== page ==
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Stress, mental disorders, and its treatment approach for North Korean refugee youth : A special focus on treatment of PTSD, depression, and insomnia

Stress, mental disorders, and its treatment approach for North Korean refugee youth : A special focus on treatment of PTSD, depression, and insomnia

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PARK, Jinme, 2020. Stress, mental disorders, and its treatment approach for North Korean refugee youth : A special focus on treatment of PTSD, depression, and insomnia [Dissertation]. Konstanz: University of Konstanz

@phdthesis{Park2020Stres-50378, title={Stress, mental disorders, and its treatment approach for North Korean refugee youth : A special focus on treatment of PTSD, depression, and insomnia}, year={2020}, author={Park, Jinme}, address={Konstanz}, school={Universität Konstanz} }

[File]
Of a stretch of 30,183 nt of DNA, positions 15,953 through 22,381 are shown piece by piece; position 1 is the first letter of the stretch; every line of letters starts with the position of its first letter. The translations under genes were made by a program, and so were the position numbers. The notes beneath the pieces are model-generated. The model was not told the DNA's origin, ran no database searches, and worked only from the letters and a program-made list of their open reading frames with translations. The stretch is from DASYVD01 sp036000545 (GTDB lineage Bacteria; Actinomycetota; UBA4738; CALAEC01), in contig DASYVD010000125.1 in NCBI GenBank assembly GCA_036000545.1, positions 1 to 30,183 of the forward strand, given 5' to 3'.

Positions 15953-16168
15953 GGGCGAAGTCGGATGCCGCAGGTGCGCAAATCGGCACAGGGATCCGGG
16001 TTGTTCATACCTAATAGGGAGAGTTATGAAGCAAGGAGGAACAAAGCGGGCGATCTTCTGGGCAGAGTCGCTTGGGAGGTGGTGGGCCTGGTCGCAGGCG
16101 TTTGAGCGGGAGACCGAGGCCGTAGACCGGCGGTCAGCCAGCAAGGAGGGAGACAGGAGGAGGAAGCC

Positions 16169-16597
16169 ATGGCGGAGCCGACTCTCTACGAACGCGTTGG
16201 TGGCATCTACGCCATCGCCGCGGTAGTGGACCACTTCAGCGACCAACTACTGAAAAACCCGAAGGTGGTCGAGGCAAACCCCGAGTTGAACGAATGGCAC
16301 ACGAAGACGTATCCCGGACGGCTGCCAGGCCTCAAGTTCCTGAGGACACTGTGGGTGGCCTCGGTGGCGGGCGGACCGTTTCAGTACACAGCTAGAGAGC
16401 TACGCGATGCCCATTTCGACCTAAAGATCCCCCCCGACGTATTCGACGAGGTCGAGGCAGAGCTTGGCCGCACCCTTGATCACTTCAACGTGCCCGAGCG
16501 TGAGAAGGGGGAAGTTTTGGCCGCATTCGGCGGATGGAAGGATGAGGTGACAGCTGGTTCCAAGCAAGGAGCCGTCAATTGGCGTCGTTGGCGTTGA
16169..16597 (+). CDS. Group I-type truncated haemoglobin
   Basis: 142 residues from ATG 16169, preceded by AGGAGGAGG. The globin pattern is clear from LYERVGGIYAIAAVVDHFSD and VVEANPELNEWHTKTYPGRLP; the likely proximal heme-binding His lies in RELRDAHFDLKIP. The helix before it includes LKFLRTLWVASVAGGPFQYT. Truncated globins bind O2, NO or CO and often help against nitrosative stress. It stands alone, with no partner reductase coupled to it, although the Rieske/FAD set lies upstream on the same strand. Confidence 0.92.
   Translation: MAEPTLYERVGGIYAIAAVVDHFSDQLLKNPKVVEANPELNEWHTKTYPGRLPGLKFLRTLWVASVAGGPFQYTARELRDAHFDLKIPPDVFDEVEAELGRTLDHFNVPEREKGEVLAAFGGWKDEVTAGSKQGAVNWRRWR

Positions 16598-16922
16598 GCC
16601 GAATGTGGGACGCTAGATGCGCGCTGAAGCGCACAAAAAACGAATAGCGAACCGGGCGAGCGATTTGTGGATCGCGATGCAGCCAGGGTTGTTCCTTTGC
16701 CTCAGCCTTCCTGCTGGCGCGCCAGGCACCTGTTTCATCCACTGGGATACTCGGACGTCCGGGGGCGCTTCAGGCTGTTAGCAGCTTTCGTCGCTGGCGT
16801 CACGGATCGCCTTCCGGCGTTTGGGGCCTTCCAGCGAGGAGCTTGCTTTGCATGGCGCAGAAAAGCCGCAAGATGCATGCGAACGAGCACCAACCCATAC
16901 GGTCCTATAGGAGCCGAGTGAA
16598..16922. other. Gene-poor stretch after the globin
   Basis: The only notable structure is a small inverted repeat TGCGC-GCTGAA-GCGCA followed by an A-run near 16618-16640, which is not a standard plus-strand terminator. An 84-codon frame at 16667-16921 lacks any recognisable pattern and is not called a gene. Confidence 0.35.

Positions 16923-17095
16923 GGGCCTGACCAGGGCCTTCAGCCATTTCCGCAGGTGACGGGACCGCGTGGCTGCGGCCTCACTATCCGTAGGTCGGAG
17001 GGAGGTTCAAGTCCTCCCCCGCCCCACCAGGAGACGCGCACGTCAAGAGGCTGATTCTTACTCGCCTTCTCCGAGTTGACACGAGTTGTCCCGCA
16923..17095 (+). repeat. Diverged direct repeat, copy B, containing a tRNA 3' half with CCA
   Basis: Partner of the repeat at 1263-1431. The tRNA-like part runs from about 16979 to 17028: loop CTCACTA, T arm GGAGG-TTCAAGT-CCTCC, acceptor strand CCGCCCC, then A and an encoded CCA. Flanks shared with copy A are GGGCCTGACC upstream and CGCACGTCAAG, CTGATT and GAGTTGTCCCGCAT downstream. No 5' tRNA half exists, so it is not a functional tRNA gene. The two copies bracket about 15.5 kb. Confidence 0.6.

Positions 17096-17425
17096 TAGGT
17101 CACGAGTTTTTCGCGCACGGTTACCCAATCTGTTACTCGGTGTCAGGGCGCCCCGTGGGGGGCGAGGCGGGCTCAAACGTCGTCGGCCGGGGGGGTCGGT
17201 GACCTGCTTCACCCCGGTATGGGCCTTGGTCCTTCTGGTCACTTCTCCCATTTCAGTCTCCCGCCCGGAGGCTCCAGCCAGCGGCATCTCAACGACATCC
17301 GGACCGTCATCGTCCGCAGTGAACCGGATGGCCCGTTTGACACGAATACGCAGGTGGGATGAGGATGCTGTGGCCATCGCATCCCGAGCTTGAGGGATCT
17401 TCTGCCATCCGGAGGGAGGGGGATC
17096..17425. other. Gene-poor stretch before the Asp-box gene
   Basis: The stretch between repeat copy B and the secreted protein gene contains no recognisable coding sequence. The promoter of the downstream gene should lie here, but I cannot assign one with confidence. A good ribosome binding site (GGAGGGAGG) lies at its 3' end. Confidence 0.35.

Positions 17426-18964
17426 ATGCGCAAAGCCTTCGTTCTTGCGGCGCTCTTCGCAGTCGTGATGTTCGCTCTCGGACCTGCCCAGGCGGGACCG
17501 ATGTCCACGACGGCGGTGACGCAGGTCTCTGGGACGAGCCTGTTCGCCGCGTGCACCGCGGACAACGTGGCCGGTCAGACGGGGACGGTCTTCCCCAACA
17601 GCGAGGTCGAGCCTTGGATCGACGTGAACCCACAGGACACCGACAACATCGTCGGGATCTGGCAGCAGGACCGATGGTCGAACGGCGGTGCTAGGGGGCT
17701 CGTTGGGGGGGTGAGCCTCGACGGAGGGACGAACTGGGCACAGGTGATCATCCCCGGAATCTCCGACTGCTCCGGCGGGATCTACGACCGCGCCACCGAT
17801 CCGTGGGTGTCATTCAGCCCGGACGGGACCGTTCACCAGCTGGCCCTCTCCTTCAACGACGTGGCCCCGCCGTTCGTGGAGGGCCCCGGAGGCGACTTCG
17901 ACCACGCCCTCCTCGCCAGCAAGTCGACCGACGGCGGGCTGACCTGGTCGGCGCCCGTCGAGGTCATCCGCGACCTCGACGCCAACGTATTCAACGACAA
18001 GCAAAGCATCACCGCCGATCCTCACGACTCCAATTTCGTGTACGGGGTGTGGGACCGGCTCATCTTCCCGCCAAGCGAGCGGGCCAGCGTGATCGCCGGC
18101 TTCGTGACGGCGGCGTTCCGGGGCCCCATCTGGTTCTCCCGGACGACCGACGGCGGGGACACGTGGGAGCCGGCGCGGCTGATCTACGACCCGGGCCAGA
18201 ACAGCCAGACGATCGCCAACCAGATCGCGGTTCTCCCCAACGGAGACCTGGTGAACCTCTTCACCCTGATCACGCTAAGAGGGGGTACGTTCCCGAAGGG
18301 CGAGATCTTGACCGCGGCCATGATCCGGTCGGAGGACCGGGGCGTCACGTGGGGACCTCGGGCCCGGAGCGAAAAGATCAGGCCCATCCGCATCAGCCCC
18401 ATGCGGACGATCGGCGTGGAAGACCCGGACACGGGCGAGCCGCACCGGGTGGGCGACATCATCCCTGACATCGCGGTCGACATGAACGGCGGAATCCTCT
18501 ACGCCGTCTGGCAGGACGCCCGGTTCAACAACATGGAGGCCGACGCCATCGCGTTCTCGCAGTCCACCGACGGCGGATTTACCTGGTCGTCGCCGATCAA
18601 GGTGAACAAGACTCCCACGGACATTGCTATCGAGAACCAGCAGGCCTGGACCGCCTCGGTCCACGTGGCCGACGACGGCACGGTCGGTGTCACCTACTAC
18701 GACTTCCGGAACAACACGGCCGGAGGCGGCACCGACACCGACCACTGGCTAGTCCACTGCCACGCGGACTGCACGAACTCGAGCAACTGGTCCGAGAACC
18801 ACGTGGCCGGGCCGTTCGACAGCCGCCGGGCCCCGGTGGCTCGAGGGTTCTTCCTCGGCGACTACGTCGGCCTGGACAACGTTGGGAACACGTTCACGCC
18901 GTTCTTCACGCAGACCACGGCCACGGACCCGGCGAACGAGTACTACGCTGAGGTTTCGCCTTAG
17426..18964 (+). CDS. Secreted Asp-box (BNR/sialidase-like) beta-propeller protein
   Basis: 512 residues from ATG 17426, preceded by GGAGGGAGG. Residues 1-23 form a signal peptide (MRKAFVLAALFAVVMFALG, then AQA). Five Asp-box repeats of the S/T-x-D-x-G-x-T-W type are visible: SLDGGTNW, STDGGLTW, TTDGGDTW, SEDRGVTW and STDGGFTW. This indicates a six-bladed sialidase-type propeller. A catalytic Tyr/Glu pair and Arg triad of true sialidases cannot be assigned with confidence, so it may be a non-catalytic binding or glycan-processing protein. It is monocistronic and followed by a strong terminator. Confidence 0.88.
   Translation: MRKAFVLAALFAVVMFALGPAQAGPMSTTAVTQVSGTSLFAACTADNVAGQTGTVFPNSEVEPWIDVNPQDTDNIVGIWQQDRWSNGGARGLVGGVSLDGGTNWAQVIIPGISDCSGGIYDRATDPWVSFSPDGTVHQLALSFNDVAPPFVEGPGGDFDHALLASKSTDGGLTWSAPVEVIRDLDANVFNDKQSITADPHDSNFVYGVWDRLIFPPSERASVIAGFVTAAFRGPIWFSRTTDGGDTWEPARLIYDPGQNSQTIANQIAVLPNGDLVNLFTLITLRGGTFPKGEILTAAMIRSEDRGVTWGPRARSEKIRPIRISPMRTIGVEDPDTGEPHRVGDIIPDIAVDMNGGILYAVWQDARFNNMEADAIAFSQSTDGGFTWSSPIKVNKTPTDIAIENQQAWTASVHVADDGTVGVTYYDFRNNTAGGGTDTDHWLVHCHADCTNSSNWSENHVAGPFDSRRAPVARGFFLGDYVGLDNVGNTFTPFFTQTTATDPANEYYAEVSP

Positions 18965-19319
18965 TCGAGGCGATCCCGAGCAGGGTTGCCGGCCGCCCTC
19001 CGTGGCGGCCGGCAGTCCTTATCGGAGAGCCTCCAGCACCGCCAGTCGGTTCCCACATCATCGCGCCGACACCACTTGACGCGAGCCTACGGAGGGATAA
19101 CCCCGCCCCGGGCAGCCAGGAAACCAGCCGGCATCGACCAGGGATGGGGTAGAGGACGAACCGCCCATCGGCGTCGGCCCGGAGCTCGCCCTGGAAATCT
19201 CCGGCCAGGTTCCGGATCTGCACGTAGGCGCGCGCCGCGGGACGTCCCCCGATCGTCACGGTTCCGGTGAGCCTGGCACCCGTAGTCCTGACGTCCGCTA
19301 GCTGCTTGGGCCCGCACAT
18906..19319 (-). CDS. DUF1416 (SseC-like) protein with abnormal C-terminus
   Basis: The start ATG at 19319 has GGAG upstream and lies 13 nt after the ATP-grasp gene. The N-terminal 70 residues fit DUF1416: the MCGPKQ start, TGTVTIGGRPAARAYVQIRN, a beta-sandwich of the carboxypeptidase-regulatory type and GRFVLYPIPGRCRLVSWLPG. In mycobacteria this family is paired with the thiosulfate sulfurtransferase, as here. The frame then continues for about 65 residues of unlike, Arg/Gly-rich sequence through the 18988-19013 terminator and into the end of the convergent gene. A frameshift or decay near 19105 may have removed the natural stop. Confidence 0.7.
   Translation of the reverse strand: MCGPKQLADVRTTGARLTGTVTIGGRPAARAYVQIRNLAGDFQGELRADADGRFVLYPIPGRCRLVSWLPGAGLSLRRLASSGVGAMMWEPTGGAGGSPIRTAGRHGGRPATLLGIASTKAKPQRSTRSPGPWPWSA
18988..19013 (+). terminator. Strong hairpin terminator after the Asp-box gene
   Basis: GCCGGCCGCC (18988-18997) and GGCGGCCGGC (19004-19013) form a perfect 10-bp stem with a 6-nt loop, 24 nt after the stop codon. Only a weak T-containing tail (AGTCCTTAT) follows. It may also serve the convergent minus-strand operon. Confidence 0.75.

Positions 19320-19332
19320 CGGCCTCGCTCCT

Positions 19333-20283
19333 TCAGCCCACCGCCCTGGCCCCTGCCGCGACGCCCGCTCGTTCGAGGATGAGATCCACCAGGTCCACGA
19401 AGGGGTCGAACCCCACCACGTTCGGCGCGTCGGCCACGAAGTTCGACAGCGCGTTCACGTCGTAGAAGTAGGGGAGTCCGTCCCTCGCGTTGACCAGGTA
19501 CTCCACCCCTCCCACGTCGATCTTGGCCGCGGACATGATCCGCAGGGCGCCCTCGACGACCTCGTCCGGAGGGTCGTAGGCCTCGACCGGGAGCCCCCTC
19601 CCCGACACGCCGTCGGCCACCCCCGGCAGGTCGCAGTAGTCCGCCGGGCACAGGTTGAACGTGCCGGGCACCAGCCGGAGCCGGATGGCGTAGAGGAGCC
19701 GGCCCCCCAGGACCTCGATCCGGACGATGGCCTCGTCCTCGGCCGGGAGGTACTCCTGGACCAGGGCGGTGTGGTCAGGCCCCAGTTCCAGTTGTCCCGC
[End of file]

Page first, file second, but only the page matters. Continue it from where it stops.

In displaced populations who have fled their homeland because of persecution, violence, and political oppression, both children and adults have been affected by a variety of traumatic experiences. In addition, refugee children and adolescents are often exposed to violence in the home. The experiences of family violence may contribute to the psychopathology of refugee children, apart from traumatic experiences related to war or flight. However, little is known, so far, about the exposure to family violence and its relation to mental health in North Korean refugee youth affected by political violence. Experiencing the various forms and types of trauma increases the probability of developing mental disorders such as posttraumatic stress disorder (PTSD) in refugees. Further, PTSD often occurs with other mental health symptoms and also seems to have a relation to the comorbid symptoms in multiple trauma-affected populations. However, to our knowledge, the relation of PTSD to comorbid mental disorders among North Korean refugee youth has not been fully understood. The present thesis investigated family violence and its relation to mental health in North Korean refugee youth. Furthermore, the relationships between PTSD and comorbid mental health symptoms were examined in North Korean refugee youth who have experienced multiple trauma. Subsequently trauma-focused intervention – Narrative Exposure Therapy (NET) – was tested in order to reduce trauma-related mental health problems in North Korean refugee youth.<br />The first article investigated exposure to violence and trauma, and mental disorders of North Korean refugee youth compared to South Korean youth who share similar ethnicity, language, and cultural norms but differ in the political context. Results revealed that North Korean refugee youth reported higher rates of family violence as well as organized violence and general traumatic events, and higher levels of mental health symptoms than South Korean youth. Furthermore, experiencing family violence and the number of experienced traumatic events were found to be a risk factor that increases the likelihood of PTSD and depression in North Korean refugee youth.<br />The second article revealed that high comorbidity rates of PTSD, depression, and insomnia were found in North Korean refugee youth who have been exposed to multiple trauma. The overall symptoms and four cluster symptoms of PTSD correlated strongly with insomnia in addition to depression. Path analyses demonstrated that PTSD affected insomnia only through depression.<br />The third article investigated the effectiveness of NET on posttraumatic symptoms by comparing it to treatment as usual (TAU) in North Korean refugee youth with PTSD. This study focused on changes in sleep problems in addition to PTSD and depression. Results revealed that NET significantly reduced all clinical symptoms (effect size g = 3.6) and sleep problems, i.e. insomnia and sleep quality (effect size g = 2.1), but TAU did not. The substantial symptom reduction of the NET group was observed two weeks after treatment completion, and this effect was stable for at least 6 months posttreatment. The substantial improvement of sleep in the NET group was associated with reduced PTSD and depression.<br />Results revealed that North Korean refugee youth are a more vulnerable population for experiencing family violence in addition to organized violence and general traumatic events, which place them at higher risk of developing PTSD and depression. Further, PTSD and depression among North Korean refugee youth were linked to insomnia. The greater levels of PTSD suffer, the greater the likelihood for developing sleep problems via depression. NET appeared to be more effective than the non-trauma-focused treatment for addressing both clinical symptoms and sleep problems of North Korean refugee youth with PTSD. NET can be a promising approach for treating traumatized North Korean refugee youth and may be effective also for the treatment of sleep problems relating to traumatic experiences. 2020-07-28T06:45:59Z 2020 Park, Jinme 2020-07-28T06:45:59Z Park, Jinme eng terms-of-use Stress, mental disorders, and its treatment approach for North Korean refugee youth : A special focus on treatment of PTSD, depression, and insomnia

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